A postcard offers a friendly hello, an update about the family or a view from your vacation. Over time, that postcard offers a peek at the past and a favorite memory.
Don Harrison collects those memories.
“I have been a real collector my whole life,” he says. “From an early age, I found pleasure in cool little things or personal gifts or finds— things I felt were special. I have collected all kinds of things, but postcards really did it for me on a lot of levels.
“I started collecting postcards, photographic images and ephemera (collectible printed loose paper) that interested me or was some type of catalyst, kindling an old memory, or something I found interesting related to a specific topic.”
Known as the UpNorth Memories Guy, Don has close to one million postcards he has found over the years. Many are from Michigan, but he also collects some from across the world.
“Postcards to me mean personal and community-oriented memories, stimulation and knowledge, photographic or artistic excellence, history, heritage, culture, family and more,” Don says. “These cards tell stories in two ways, the image story on the front and sometimes a writer’s story on the rear of the card, if posted.”
Don’s collection ranges from fishing scenes and local restaurants to iconic Northern Michigan destinations such as Sleeping Bear Dunes and Leland’s Fishtown.
These postcards and more can be viewed and purchased at the second annual 2015 Traverse City Antique Postcard & Rare Paper Show on August 16. The free event will be held at Northwestern Michigan College’s Hagerty Center from 10 am to 4 pm.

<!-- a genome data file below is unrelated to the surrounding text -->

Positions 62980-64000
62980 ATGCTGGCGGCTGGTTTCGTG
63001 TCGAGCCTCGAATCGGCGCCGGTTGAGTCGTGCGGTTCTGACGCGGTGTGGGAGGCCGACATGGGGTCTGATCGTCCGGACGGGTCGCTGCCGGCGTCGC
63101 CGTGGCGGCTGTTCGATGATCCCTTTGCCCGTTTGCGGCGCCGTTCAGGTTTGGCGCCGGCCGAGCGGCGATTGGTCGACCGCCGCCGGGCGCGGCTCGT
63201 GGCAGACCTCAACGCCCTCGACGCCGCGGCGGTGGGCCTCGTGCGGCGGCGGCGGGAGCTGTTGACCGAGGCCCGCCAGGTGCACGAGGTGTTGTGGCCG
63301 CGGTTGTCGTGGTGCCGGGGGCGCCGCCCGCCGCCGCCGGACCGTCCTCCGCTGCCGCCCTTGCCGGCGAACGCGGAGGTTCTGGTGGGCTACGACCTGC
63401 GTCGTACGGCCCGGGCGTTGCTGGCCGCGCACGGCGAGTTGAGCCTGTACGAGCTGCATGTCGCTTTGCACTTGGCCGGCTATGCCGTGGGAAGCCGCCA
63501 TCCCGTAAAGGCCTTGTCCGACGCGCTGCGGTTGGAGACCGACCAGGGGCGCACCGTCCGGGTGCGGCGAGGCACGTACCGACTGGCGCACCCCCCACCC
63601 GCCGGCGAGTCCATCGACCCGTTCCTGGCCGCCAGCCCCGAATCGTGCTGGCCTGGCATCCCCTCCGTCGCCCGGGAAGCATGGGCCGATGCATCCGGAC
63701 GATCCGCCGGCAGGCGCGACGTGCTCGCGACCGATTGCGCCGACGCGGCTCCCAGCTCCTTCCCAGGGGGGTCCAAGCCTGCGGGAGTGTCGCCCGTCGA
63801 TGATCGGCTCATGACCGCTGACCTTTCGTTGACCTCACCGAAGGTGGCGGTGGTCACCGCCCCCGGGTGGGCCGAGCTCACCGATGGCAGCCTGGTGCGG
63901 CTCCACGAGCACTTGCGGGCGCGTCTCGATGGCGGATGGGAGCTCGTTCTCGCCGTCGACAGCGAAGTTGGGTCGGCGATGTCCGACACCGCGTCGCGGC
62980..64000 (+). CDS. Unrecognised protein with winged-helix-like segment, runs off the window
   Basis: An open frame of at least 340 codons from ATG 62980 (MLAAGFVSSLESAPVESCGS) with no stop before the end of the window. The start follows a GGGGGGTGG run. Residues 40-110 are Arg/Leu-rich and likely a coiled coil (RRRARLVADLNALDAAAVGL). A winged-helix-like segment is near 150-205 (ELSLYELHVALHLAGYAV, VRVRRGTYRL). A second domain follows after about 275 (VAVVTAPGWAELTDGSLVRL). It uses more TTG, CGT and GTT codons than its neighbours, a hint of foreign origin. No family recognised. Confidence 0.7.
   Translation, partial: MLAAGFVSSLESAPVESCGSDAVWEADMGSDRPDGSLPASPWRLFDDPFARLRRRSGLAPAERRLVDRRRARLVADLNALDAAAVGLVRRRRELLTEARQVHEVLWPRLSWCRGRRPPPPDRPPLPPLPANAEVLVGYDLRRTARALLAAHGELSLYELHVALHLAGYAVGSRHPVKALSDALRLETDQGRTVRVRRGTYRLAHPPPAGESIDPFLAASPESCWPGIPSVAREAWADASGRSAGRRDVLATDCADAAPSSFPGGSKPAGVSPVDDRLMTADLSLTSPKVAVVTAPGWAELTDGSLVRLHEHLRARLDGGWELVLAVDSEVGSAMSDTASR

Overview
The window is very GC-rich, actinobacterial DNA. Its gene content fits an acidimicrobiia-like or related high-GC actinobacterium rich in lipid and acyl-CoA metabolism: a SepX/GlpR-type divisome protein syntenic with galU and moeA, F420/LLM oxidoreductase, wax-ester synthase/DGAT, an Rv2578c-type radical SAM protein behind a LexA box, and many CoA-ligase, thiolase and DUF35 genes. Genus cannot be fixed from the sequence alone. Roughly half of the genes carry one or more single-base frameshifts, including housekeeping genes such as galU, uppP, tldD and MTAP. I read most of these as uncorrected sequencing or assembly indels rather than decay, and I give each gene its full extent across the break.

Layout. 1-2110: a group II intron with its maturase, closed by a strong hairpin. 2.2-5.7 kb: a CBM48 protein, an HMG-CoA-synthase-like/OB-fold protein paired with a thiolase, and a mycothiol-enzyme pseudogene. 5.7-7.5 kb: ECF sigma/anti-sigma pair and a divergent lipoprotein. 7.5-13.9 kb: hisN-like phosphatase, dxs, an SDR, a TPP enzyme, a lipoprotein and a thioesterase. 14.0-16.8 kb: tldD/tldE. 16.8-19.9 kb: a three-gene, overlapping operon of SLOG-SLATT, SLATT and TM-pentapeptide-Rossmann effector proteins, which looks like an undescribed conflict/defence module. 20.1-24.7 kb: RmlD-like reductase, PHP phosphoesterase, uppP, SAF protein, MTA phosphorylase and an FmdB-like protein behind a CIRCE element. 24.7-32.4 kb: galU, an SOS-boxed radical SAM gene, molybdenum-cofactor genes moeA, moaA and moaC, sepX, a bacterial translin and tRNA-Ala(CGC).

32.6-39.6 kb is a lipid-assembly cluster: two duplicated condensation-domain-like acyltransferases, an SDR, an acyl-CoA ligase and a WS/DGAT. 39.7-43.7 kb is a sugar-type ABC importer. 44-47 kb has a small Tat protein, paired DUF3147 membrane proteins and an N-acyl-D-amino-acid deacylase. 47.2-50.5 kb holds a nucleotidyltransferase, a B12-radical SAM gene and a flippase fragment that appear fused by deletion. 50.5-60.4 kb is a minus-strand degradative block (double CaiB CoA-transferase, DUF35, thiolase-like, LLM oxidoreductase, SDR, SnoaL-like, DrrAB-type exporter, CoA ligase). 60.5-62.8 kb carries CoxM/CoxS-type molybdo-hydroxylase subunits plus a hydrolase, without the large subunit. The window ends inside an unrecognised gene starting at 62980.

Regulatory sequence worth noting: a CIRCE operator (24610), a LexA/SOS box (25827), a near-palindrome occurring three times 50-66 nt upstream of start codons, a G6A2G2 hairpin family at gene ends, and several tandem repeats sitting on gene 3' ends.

The show is geared toward antique original and vintage photos and postcards, and will feature Michigan postcards along with many others from across the US and the world. There will be a variety of categories including village street views, ships, buildings, nature, classic art, military, humor and more.
“As a professional postcard dealer, I find that this show is fun for the dealers, good for the collecting community and for the community at large,” Don says. “Postcard shows in particular help to keep national, regional and local history and community traditions in the public eye both here in Northern Michigan and statewide.”
People visiting the show are welcome to bring their own postcards to sell or to find out more information about them.